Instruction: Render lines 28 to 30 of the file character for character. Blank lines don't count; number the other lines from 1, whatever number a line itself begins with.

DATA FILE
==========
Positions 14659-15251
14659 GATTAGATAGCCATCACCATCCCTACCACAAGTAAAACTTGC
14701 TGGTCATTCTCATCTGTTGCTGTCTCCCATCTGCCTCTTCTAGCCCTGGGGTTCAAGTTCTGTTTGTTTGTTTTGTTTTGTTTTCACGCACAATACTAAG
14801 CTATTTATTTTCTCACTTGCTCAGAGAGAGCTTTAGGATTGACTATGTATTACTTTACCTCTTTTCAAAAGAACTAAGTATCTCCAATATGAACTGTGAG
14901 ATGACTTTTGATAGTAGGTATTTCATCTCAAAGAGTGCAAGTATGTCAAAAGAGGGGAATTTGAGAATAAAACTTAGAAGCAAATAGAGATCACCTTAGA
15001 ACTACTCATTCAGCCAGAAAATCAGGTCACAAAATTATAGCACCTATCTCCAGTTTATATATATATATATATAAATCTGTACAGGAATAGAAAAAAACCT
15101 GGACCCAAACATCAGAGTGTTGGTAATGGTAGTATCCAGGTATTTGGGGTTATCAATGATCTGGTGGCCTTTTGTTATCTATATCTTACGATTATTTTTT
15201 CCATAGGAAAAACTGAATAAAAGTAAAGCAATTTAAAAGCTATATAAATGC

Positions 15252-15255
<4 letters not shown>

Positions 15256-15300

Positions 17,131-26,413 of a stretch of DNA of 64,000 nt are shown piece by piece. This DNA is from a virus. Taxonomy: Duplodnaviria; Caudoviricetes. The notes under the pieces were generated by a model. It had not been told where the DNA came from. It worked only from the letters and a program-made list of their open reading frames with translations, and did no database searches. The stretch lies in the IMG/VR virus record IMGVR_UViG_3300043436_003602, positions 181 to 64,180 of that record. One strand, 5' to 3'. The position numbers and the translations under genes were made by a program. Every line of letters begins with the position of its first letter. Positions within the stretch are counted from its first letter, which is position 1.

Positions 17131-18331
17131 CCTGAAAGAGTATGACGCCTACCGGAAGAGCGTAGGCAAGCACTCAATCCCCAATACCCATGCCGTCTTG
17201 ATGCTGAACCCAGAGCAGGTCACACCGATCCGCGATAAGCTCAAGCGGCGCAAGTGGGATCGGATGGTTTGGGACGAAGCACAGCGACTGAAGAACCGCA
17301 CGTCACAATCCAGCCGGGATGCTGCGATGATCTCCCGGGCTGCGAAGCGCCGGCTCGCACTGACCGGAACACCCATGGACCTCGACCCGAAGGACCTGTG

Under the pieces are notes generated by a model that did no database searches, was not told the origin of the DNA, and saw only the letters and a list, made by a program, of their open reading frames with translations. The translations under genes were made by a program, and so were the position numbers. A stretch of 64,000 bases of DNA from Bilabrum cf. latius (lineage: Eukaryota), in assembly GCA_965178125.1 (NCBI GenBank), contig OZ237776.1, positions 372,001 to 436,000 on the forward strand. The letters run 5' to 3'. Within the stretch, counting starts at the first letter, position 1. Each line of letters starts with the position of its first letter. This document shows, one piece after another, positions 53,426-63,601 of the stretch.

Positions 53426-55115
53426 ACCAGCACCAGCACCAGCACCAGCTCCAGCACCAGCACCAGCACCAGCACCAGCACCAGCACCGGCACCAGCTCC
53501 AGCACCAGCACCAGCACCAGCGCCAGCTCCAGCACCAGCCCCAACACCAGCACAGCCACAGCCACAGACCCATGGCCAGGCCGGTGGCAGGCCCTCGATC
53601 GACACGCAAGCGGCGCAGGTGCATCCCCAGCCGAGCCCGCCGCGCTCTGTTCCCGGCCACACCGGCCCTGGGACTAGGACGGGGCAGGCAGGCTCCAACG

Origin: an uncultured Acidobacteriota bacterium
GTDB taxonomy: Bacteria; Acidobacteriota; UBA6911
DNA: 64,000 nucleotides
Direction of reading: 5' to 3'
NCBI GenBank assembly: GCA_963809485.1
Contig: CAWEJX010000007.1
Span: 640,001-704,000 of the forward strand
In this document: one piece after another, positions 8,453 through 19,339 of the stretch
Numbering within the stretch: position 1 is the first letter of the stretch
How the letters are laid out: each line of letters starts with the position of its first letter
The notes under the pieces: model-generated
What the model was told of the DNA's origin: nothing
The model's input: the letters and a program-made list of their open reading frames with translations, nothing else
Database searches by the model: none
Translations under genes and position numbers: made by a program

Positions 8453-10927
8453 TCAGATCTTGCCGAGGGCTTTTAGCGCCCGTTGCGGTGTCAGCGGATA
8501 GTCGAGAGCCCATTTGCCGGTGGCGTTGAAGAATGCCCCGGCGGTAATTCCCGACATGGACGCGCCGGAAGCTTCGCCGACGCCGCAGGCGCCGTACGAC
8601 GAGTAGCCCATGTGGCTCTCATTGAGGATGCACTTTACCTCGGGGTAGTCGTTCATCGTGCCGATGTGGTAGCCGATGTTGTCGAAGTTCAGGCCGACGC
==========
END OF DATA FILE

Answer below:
Span: 640,001-704,000 of the forward strand
In this document: one piece after another, positions 8,453 through 19,339 of the stretch
Numbering within the stretch: position 1 is the first letter of the stretch